By CBS3 Staff

PHILADELPHIA (CBS) — The stalemate continues between several homeless encampments and the City of Philadelphia. The protesters are vowing to stay put one day after another eviction deadline came and went with no movement.

New video overnight from the Ben Franklin Parkway shows protesters running off with metal police barricades and taking them into the homeless encampments. The encampment now has barricades around portions of it.

At the intersection of 22nd Street and the Parkway, there’s no access to vehicular traffic.

Organizers were out Thursday morning with their demands for access to permanent housing, saying the current barricades are meant to keep dwellers safe.

“These barriers are for the camp’s protection. We have seen throughout COVID, throughout the uprisings, that this city will not hesitate to tear gas and use — and use rubber bullets on people. Therefore the residents are in fear for their safety and that’s why these barriers were erected. Now, if the city is willing to sanction the camp, as we said, we will gladly take these barriers down and reopen the streets,” one dweller said.

Tension Continues To Build At Homeless Encampment Along Parkway Day After Eviction Deadline

So far, the city has not enforced the eviction deadline for the three encampments.

There was no movement from the city overnight to end the Parkway encampment. In fact, the only real movement came from people who are still there placing more barricades and pallets in front of the encampment along the Ben Franklin Parkway.

The city’s latest deadline for eviction has long come and gone. It was set for 9 a.m. Wednesday. The people living at the encampment say they’re not leaving but the mayor says they can’t stay.

Three times the city has set a deadline for the encampments to pack up and leave. Three times organizers have vowed to stay.

“Unfortunately, as many of you saw firsthand, protest camp leaders refuse to allow those conducting outreach efforts into the camps,” Philadelphia Mayor Jim Kenney said.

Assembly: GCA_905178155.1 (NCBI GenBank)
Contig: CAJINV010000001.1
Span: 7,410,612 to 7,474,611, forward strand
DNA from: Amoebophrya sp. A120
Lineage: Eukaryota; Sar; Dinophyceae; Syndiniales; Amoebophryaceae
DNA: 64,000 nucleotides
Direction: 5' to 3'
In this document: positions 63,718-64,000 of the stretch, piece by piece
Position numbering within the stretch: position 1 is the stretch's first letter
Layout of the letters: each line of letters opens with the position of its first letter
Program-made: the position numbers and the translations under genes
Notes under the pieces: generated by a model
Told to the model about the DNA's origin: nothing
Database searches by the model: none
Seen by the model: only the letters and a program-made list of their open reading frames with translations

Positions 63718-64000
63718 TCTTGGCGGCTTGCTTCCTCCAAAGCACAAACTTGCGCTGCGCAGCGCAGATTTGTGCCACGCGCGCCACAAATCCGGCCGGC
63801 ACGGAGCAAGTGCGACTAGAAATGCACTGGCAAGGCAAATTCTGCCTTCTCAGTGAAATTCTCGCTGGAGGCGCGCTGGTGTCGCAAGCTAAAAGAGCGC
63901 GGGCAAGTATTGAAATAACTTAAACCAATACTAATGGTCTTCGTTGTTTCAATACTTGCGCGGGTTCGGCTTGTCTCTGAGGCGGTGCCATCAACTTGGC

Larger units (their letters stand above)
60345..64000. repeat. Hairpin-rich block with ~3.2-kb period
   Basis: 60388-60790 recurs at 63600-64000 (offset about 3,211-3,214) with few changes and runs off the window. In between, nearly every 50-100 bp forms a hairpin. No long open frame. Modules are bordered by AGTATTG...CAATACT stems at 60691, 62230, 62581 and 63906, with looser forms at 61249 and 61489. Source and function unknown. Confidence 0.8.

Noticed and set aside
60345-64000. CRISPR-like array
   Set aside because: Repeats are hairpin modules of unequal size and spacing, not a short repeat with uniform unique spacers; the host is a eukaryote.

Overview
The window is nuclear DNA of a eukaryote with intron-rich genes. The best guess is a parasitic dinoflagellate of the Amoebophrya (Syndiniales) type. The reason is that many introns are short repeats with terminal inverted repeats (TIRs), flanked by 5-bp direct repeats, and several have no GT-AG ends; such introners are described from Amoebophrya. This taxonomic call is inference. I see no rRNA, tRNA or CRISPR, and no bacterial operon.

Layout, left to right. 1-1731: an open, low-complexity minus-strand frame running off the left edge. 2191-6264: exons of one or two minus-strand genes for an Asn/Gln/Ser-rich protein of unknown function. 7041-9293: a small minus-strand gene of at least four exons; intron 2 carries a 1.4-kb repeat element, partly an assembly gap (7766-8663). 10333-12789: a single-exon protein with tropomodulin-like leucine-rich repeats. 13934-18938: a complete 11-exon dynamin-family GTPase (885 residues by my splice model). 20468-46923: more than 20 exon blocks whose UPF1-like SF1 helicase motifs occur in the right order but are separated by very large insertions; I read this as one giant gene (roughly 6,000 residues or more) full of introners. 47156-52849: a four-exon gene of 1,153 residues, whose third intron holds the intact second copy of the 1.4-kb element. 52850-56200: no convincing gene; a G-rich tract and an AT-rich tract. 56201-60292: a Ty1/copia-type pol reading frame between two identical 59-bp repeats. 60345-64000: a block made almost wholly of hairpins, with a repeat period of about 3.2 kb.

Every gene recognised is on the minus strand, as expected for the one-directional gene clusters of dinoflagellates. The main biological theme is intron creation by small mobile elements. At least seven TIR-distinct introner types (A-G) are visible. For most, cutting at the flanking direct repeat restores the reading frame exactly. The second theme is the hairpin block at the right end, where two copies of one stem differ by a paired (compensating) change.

Kenney says the decision not to carry out the eviction was made as the city found there’s evidence protesters from the camp are stockpiling supplies that could be used as weapons to aid in their resistance, which could endanger outreach workers.

Kenney says for months the city has tried coming to an agreement with organizers, even agreeing to help support a community land trust, but demands continue to change.

“We were willing to set aside I think 60 different properties or so for them to set up a nonprofit to start fixing up houses. We committed to doing that then they changed the demands again. There’s no specific leader. Everybody has an opinion and it’s hard to accommodate people with multiple opinions that keep changing those opinions on an hourly basis,” Kenney said.

Wednesday’s deadline caused quite a stir in the neighborhood, with businesses now boarded up, residential buildings hiring extra security, and stores shuttering early.

“Hourly wage workers who only get paid if they show up, well those businesses were closed so somebody didn’t get a payday for yesterday,” said Dennis Boylan with the Logan Square Neighborhood Association.

Neighbors who live along the parkway understand the need for low to no income housing in the city, but many say the encampments have become unsanitary and unsafe.

Eyewitness News cameras were rolling Wednesday as an all-out brawl broke out at the Parkway encampment.

“It’s my personal opinion that the homeless right now are being exploited by other interests,” one resident said.

But the message at the encampment has been clear from the start in June.

“We want affordable, safe, accessible, permanent housing,” a protestor said.

City leaders say many of the homeless who once lived there have been relocated.

Organizers, though, say that’s not enough.

After that missed deadline, the mayor is no longer detailing exactly how or when this eviction would take place.

Meanwhile, nearby residents who’ve been looking forward to their removal are disappointed there’s even more of an infringement in the neighborhood.

Businesses were shut down early Wednesday. The Target store nearby has now boarded up its windows and apartment buildings and condos nearby have hired security to man their doors.

And because of the street closures, people are altering how they use the city.

The Logan Square Neighborhood Association has urged residents to stay alert and limit their time walking in this area if it makes them feel safer.

Kenney says the city will continue trying to resolve the situation in an amicable way.

CBS3’s Jan Carabeo and Alecia Reid contributed to this report.